“Dad-” Chrom turned to the door at the unexpected voice, just in time to see Morgan’s mismatched eyes light up. “Oh, are you discussing strategy? Can I join?!”
There was sympathy edged around the amusement in Robin’s smile. “I’m afraid you’re too late, Chrom and I were just talking. Did you need something?”
“Oh, it’s nothing urgent! An idea just came to me and I was wondering if it’d work, but I can wait,” the boy explained, perpetual cheer unaffected by the missed opportunity, “I’ll ask you over dinner!”
“Alright,” Robin agreed easily, but there was a familiar lilt of mischievousness, “Should I expect a pitfall waiting for me after that?”
“No pitfalls, I promise!” Morgan’s laughter was bright, and Chrom couldn’t help but return the smile when the boy looked at him. “I’ll see you later, Dad, Chrom.”
“He really is the spitting image of you,” Chrom said as he watched the boy dart out of the room.
“Yet the few differences are the most glaring,” Robin pointed out dryly, “Between his hair and the Brand, he only has to show a tendency to break things to prove that he’s your child.”
Chrom laughed, taking the ribbing in stride. “I’d be honoured to be his father, but unless you’ve been hiding something from me,” he trailed off pointedly, prompting Robin to smile in a way that could almost be called coy.
“Your attempt to get me undressed is flattering, but I’m going to have to decline,” his tactician said, “Maybe you could check the next time you enter the bath tent without knocking.”
He winced. “That was an accident.”
“I know.” Robin pat his arm comfortingly. The hand was an absent weight as the man’s attention moved elsewhere. “Close resemblance aside, Morgan remembers one of his parents to be a tactician with white hair. It’s enough.”
“That’s quite the change from the lectures I got from you before.” He gave Robin a smile, pulling the hand off his arm to hold between his own.
“I did say I was going to help you forge new bonds. Since your hidden talent seems to be finding amnesiacs,” Robin paused pointedly, obviously amused, brown eyes shining with mischief, “I have to adjust accordingly.”
“Fair enough,” Chrom agreed, “Still no clue about who might be his mother?”
“Alas, Lissa is happily married, and I have no plans to start an affair, so no, I do not.”
“That’s a comfort to hear,” he said, matching the man’s sardonic tone with mock relief, “I’d hate to have to share the spotlight in the rumor mill.” It drew a laugh from Robin, stretched the man’s smile a little more.
“Regardless, I don’t believe Morgan is from our timeline, or any of the children’s.”
“Oh?” Chrom leaned forward, curious.
“It’s purely conjecture, of course,” Robin mused, thoughtful, “judging from his appearance, his skills, and his temperament, he is likely our son. A world where you or I had been born a woman is hardly any stranger than the concept of time traveling.”
“You would marry me?” Chrom asked, and Robin started a bit, the flutter of the man’s pulse under his fingertips quickening. He thought he could see a dusting of red high on Robin’s cheeks, stark against the pale skin and white hair - the colour was such an unusual sight he felt an urge to reach out to feel for himself the heat.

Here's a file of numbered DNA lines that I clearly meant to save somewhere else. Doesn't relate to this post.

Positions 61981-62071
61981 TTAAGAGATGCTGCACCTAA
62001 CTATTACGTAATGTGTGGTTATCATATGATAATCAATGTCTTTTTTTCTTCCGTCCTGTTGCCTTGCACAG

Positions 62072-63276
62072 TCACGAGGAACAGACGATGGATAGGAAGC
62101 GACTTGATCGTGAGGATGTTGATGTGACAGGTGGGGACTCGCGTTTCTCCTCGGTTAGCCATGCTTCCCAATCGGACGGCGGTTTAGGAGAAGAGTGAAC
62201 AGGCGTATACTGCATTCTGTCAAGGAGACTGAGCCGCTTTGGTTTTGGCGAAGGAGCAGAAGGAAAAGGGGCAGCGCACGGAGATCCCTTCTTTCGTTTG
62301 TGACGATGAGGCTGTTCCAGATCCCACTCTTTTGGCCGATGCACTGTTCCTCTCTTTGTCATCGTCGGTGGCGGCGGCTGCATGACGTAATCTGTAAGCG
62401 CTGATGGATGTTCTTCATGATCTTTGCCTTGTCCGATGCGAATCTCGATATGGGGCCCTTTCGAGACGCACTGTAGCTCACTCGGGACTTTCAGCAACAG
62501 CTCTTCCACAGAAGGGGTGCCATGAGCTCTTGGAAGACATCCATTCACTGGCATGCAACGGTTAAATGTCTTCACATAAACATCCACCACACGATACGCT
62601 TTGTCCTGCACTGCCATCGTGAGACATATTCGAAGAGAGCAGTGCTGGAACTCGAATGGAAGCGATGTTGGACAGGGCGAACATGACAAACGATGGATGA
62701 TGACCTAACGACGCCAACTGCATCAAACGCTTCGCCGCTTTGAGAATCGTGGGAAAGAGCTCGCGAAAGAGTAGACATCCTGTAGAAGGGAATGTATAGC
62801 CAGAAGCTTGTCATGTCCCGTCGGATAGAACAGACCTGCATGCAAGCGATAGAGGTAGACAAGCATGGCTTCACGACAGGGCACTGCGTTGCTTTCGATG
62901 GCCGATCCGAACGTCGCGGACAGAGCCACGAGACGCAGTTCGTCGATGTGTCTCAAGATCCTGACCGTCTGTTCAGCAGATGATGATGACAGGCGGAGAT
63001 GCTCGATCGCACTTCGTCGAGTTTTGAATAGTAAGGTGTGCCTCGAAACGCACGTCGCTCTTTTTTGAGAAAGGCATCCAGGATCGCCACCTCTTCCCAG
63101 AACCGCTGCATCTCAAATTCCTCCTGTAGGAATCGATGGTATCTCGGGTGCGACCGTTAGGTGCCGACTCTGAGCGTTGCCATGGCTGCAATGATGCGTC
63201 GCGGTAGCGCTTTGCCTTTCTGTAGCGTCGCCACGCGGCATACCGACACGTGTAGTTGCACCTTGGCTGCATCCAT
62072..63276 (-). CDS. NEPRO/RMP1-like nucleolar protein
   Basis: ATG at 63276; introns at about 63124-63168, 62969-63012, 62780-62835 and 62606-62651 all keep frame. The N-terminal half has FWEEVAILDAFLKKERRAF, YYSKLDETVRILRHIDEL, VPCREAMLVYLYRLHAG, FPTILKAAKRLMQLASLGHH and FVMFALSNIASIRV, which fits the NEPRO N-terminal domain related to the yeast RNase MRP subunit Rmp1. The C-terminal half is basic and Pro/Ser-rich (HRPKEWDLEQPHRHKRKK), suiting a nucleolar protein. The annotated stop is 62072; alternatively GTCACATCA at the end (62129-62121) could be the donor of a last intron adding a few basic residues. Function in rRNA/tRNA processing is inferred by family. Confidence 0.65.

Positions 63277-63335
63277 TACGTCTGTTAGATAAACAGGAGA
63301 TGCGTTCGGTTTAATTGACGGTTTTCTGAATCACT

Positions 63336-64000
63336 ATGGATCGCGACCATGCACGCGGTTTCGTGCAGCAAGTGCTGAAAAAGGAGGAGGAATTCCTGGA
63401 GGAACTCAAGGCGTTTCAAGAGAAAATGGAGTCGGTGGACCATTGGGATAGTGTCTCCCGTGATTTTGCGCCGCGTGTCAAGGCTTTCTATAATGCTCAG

“I-” Robin’s eyes darted about like they were searching Chrom’s face, although for what he couldn’t even begin to imagine. “I suppose I would? Sometimes you lack tact but your presence is comforting, and you’re honourable, and fair, and everyone agrees you’re handsome-” The man cut off the rambling abruptly with a shake of his head. “This is a moot point; you’ve practically adopted Morgan already. Even Lucina treats him like a brother.” A bit of confusion crept onto Robin’s face, uncertainty clouding the brown eyes. Chrom tucked a lock of white hair behind the man’s ear, letting his hand rest against the soft curve of the man’s jaw.
“Of course she does,” he said softly, and gods, he didn’t know how his tactician could treat everyone so dear and not realize that they loved him in return, “you raised her as your own.” The words had the effect he wanted - Robin’s discomfort vanished, gaze softening.
“I can’t run the Halidom, attend to you, and look after Lucina,” Robin huffed, but there was no mistaking the contentment in the tone.
“You are doing a fine job so far.” Chrom lifted the hand in his, finger and thumb pointedly resting on Robin’s ring finger. “And according to your theory, in another world, you’re doing the same as my spouse.”
Robin gave him an exasperated look that was far too affectionate to feel disapproving. “I didn’t know you were so eager to have me dictate your private life as well. I wouldn’t have taken you for a masochist, Chrom.”
He laughed. “I don’t yield that easily.”
“Of course,” his tactician agreed indulgently, captured hand curling to give Chrom’s fingers a squeeze, “the same way you aren’t here so that I wouldn’t miss dinner.”
“I can never get anything past you,” he conceded fondly.
“We’d be in trouble if I can’t see through a plan like this, my prince.” Robin stood, and Chrom let the man guide him to his feet as well. “We had better go, before Stahl finishes all the food for us.”
“I thought you liked spit-roasted bear,” he said dryly with a raised eyebrow, and Robin laughed, brown eyes bright with mirth.